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Overcoming the Saving SlumpHow to Increase the Effectiveness of Financial Education and Saving Programs$
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Annamaria Lusardi

Print publication date: 2009

Print ISBN-13: 9780226497099

Published to Chicago Scholarship Online: February 2013

DOI: 10.7208/chicago/9780226497105.001.0001

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Financial Education in High School

Financial Education in High School

(p.257) Chapter Nine Financial Education in High School
Overcoming the Saving Slump
Lewis Mandell
University of Chicago Press

This chapter argues that high school students are sorely in need of financial knowledge. Students who took courses in financial management or personal finance did not do any better on financial literacy tests than students who did not take any such course. The chapter finds that financially literate high school seniors are disproportionately white, male, and the children of well-educated parents. Financial knowledge is linked to self-beneficial financial practices. A strong and monotonic relationship between financial literacy scores and parents' education is also observed. Differences in financial literacy seem to be more closely connected to race than to any other demographic variable. There is no evidence that common methods of parental involvement result in a significant improvement to the financial literacy of high school seniors. Those who have played a stock market game in class are 2 percentage points more likely to be financially literate.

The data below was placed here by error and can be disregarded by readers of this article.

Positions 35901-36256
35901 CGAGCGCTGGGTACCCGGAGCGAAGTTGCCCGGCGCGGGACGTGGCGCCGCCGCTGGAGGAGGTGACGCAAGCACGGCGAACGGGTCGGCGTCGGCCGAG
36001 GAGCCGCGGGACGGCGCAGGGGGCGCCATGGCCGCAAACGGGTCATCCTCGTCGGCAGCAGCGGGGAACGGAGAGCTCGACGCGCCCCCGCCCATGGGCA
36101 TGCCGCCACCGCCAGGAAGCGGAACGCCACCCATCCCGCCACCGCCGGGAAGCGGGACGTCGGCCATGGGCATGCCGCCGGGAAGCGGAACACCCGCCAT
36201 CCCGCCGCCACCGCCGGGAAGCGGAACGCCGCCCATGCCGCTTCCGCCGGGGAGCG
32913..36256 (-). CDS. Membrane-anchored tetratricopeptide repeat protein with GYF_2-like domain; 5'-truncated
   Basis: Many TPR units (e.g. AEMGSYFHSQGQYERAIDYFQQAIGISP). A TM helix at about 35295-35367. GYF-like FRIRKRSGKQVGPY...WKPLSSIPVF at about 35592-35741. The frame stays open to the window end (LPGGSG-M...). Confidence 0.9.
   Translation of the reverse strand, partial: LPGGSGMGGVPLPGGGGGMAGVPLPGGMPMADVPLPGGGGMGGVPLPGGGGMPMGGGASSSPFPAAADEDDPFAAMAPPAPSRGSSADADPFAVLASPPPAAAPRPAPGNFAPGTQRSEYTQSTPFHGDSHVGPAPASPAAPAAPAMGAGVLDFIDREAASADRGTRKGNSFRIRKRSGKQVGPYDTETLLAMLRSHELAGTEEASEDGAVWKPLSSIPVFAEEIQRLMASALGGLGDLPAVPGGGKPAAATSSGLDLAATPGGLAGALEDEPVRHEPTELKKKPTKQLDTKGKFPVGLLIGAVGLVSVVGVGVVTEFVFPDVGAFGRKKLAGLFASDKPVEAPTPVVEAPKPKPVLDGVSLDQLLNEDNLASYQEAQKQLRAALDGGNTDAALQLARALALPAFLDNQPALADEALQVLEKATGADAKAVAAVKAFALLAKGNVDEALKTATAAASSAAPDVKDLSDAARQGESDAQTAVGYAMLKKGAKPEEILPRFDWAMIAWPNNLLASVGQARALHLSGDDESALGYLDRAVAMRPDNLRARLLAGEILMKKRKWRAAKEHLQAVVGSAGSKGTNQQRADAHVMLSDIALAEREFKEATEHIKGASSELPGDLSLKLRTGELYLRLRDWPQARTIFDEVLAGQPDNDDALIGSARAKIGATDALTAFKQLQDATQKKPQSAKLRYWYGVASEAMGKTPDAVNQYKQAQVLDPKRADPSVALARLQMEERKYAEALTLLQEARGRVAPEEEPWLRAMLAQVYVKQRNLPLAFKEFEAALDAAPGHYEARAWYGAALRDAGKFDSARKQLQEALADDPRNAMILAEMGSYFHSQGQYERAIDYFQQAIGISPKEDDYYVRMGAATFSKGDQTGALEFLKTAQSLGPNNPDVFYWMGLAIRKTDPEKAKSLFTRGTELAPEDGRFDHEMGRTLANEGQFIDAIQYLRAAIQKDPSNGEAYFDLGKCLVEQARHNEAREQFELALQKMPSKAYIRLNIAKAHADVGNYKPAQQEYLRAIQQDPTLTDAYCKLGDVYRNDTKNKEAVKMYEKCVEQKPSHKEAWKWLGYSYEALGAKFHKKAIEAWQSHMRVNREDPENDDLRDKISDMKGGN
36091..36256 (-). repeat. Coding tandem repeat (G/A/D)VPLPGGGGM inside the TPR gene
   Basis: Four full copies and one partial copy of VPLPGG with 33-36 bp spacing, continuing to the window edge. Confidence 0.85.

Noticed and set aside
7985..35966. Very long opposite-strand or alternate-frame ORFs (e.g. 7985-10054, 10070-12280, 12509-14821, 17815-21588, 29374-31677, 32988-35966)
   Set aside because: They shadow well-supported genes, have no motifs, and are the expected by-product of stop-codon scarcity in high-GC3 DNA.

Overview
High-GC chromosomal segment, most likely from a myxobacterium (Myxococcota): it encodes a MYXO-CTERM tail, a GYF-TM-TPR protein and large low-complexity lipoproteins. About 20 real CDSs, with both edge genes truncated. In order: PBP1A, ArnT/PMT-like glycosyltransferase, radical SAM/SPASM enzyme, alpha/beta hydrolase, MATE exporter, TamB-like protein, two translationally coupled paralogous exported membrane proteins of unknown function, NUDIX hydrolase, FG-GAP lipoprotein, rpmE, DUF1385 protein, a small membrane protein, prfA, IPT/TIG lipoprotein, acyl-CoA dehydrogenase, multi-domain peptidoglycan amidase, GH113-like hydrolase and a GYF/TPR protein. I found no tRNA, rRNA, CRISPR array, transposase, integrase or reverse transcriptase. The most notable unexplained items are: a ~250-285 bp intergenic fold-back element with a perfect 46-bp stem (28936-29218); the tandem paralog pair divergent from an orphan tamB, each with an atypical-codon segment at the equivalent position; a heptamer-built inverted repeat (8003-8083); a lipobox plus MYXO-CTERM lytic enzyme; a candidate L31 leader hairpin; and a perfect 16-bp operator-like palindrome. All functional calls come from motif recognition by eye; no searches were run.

Keywords:   high school, financial management, personal finance, financial literacy, education, parents, stock market game

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